TMEP – Municipal Bylaws
In this decision, the Canada Energy Regulator (“CER”) considered an application filed by Trans Mountain Pipeline ULC (“Trans Mountain”) regarding the application of Bylaws of the City of Burnaby (“Burnaby”) regarding access and tree clearing near Burnaby. The CER decided that the sections of Bylaw in question are not applicable under the doctrines of federal paramountcy and interjurisdictional immunity.
CER Analysis and Findings
Pursuant to Certificate OC-065, Condition 2, Trans Mountain is required to implement all the commitments it has made in its project application or on the record of the related proceedings. Among these is the commitment to “apply for, or seek a variance from, all permits and authorizations that are required by law.” Condition 1 requires Trans Mountain to comply with all conditions unless the CER otherwise directs.
Trans Mountain sought a determination that Section 3 of Burnaby’s Bylaw No. 10482 (“Tree Bylaw”) and 24(1) of Burnaby’s Bylaw No. 4299 (“Access Bylaw”) was inapplicable, invalid or inoperative under the doctrines of interjurisdictional immunity and/or federal paramountcy..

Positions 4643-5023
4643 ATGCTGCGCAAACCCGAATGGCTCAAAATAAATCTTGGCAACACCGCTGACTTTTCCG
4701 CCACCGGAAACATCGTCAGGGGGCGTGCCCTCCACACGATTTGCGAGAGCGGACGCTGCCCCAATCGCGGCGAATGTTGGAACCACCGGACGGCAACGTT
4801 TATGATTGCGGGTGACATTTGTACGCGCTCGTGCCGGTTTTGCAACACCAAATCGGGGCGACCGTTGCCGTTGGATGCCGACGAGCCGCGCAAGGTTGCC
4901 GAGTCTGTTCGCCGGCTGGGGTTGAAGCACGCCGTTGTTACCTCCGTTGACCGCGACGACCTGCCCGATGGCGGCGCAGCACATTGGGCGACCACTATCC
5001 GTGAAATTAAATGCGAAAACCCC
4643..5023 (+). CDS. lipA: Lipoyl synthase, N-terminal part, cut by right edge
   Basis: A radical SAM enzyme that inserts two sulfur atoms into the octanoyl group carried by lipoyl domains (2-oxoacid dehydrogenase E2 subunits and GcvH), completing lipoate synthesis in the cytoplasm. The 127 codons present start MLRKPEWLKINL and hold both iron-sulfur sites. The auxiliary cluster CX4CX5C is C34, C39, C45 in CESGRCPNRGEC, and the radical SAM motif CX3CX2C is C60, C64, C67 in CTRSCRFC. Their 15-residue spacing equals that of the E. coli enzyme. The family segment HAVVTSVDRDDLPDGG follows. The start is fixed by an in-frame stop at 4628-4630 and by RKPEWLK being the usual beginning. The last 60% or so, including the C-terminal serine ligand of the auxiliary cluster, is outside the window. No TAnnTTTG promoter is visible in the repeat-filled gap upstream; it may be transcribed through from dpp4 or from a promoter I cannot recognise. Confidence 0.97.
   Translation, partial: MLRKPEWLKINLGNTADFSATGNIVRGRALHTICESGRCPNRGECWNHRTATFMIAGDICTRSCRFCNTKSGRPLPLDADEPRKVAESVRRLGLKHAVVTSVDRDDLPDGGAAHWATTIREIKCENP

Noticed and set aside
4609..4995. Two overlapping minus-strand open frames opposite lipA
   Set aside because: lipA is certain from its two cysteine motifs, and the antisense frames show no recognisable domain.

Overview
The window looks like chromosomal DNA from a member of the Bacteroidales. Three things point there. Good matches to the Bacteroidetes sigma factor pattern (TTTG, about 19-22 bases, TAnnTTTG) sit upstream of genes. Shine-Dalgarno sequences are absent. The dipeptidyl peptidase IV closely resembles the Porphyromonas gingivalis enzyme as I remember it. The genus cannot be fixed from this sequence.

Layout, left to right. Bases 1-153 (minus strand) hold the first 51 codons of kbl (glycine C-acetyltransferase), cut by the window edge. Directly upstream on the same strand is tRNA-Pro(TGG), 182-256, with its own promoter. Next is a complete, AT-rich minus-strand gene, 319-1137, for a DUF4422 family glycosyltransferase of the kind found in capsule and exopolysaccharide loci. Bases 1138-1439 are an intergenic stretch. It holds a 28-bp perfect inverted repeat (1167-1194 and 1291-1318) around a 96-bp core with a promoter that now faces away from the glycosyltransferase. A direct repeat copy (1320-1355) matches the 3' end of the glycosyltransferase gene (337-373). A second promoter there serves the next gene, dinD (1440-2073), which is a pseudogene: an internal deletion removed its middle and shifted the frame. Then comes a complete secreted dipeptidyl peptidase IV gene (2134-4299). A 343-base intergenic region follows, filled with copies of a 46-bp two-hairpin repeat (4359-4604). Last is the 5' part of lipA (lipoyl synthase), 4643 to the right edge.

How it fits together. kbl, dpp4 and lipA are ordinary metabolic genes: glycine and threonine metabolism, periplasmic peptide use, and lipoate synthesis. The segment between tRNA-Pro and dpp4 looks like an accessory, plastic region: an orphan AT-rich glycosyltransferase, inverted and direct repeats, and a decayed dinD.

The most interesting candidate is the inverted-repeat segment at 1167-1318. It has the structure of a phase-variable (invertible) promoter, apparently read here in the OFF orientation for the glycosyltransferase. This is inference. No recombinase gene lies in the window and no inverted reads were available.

Findings of Fact Regarding Tree Clearing and Access
The CER determined that additional tree clearing is needed to construct the Trans Mountain Expansion Project (the “Project”) as designed and approved. Trans Mountain submitted that Burnaby’s past conduct demonstrates that it will not issue Tree Cutting Permits for the Project under any circumstances. Based on information submitted by Trans Mountain, the Majority found as a fact that Burnaby will not issue Tree Cutting Permits for the Project.
The rationale provided by Burnaby for not granting the Access Permit was that it had not been provided with a satisfactory explanation for why additional access was necessary to construct the pipeline, nor why the application for the North Road (South) Access alternative was not made at the same time as that for the North Road (North) Access option.
The CER determined that Trans Mountain had provided Burnaby with an explanation with respect to both matters. The CER also determined that Trans Mountain’s evidence demonstrates that North Road (North) Access was required earlier in the construction schedule and that Access Permits are only valid for one month. In the absence of evidence demonstrating that application must be brought for both access points at the same time, it was not reasonable for Burnaby to deny the application on that basis in any event.